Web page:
Opium is big business in India. In 2007 alone, India produced almost 350 tones of raw, legal opium for the international pharmaceutical industry. Despite strict monitoring of poppy farms, some of the opium always makes its way to the black market.
Opium’s ready availability coupled with its use in traditional ceremonies has led to high levels of addiction in the Western state of Rajasthan. At the frontline of this battle is a small detoxification centre. For almost three decades the centre has been helping addicts using unique and sometimes controversial methods.
Sitting on the sand under the relentless desert sun, twenty men are stretching into mountain and lotus poses.
It’s day six of a detox program, at the Opium De-Addiction Treatment Centre in Rajasthan, in India’s west. The men are battling serious addictions but little strain shows on their faces as they follow the directions of their instructor, Narendra Singh Chouhan.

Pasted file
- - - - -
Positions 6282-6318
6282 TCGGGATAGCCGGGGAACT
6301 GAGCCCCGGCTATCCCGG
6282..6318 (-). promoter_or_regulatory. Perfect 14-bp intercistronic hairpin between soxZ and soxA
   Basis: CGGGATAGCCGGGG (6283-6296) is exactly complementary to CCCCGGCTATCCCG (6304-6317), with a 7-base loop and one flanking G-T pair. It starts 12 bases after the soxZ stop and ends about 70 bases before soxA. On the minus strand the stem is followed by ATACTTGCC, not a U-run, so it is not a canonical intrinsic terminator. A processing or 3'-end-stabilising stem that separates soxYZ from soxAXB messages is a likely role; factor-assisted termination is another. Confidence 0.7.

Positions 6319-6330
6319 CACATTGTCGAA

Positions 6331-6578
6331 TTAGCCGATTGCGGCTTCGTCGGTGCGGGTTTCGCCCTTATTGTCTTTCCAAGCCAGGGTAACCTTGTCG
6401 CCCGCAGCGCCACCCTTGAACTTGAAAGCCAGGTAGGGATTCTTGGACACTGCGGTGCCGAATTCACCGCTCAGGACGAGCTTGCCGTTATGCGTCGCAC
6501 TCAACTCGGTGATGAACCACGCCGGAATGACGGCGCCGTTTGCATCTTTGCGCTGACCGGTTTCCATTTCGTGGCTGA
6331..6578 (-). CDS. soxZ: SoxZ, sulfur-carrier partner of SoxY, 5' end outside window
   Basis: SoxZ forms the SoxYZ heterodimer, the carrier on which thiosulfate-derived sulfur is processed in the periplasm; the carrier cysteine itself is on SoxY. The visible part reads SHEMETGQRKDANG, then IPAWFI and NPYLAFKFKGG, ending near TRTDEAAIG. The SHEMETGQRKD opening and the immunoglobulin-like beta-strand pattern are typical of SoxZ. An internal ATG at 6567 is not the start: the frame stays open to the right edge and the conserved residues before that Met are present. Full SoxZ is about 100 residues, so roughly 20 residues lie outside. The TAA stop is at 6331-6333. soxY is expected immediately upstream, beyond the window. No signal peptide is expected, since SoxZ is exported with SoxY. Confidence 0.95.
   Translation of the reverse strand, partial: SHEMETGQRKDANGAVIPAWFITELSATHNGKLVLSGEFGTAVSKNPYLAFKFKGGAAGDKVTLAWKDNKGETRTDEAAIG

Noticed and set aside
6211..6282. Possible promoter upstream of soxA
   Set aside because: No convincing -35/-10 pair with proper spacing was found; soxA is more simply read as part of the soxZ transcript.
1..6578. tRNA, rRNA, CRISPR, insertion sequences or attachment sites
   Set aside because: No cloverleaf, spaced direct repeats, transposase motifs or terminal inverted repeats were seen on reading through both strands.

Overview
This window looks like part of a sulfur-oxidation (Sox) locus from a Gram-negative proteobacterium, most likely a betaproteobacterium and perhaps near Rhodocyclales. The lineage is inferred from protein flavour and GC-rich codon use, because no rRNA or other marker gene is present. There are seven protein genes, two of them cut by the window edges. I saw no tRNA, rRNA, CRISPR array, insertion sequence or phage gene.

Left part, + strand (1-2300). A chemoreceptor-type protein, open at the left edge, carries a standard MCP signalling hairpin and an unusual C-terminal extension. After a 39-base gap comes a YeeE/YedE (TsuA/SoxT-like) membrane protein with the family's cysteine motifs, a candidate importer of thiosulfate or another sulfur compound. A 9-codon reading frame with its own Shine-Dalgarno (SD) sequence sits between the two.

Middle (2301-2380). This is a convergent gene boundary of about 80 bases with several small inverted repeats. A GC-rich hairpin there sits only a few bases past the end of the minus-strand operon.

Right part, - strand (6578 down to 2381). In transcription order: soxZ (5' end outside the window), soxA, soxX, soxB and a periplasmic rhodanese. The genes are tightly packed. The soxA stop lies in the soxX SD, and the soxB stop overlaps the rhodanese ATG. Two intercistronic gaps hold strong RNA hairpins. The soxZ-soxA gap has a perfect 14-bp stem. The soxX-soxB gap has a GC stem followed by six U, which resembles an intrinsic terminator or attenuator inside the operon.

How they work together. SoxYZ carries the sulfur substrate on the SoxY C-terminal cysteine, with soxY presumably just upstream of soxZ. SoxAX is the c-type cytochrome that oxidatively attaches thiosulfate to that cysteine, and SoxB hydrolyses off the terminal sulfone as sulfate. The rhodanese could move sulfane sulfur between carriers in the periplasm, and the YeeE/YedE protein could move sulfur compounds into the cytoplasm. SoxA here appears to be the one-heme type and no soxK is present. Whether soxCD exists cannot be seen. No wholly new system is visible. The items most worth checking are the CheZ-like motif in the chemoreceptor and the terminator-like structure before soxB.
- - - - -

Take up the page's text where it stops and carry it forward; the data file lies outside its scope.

Chouhan says yoga helps ease the men’s withdrawal symptoms, which include muscle spasms, vomiting and insomnia.
“Yoga increases first the mental concentration and gives him peace of mind. It also relaxes the body physically.”
Among the men is 31-year-old Subhash who comes from Haryana – Rajasthan’s neighbouring state. Subhash received no drug education during school and never knew that opium was addictive.
“Most of the labourers in the rice mill where I work are addicted to opium. They started giving me little bits here and there and I started taking it. I didn’t think there would be a problem.”
Two years later Subhash was spending four out of every five dollars he earned to support his habit.
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